The "new settlers": Results of a bacteriological survey during the first 6-months operation period of an internal medicine ward in a tertiary hospital

Gad Segal, Adi Brom, Erez Ramati

Research output: Contribution to journalArticlepeer-review

Abstract

During the first six months of operating a new Internal-medicine ward in a tertiary hospital, a prospective survey, tracking both patient and environment bacteriological samples taken, was conducted. The motive behind the study was to establish the pattern in which environmental colonization is transmitted to the hospitalized patients and vice versa, thus defining the nosocomial pathogens that are typical to the ward. That information can be used to guide empirical antibiotic treatment. Patient sampling was done on clinical grounds whereas environmental cultures were systematically acquired from different surfaces around the ward. 6-months' results analysis suggest that clinically guided culture rates were tightly associated with volume of patients admitted, with no such association demonstrated between volume of cultures taken and rate of positive results, except for urine cultures. Regarding environmental sampling, we demonstrated no benefit in taking empirical, surface samples for common nosocomial pathogens. Our findings could further improve future resources allocation with regard to infection control and clinical bacteriology routines in newly established internal medicine wards.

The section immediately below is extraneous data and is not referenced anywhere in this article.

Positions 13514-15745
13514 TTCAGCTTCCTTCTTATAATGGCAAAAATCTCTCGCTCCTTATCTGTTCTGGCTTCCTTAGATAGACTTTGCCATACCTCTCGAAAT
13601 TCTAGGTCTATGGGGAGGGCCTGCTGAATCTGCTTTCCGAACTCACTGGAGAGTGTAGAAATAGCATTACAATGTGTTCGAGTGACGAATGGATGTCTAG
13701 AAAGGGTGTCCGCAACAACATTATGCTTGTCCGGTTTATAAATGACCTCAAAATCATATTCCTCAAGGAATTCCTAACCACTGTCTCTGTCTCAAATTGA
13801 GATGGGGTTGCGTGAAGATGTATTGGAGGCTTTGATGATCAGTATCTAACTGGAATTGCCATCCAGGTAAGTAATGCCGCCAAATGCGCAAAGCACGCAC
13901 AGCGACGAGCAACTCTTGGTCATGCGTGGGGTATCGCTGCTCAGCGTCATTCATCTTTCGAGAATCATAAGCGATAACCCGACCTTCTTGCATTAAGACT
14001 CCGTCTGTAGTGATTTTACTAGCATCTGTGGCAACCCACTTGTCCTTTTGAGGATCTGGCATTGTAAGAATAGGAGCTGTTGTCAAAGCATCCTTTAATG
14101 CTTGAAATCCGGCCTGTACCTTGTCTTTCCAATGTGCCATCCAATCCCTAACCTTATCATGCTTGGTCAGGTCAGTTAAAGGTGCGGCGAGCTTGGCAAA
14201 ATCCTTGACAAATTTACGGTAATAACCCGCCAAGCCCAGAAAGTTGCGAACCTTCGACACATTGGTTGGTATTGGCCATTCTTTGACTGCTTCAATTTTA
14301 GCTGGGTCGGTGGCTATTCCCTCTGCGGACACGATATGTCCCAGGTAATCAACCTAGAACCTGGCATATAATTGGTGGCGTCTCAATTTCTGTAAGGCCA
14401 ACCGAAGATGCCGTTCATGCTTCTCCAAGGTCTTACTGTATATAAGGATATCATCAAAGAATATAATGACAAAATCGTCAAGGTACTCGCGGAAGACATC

Original languageEnglish
Pages (from-to)136-141
Number of pages6
JournalAmerican Journal of Infectious Diseases
Volume9
Issue number4
DOIs
StatePublished - 2013
Externally publishedYes

Keywords

  • Bacteriological survey
  • Colonization
  • Cultures
  • Environmental cultures
  • Internal medicine

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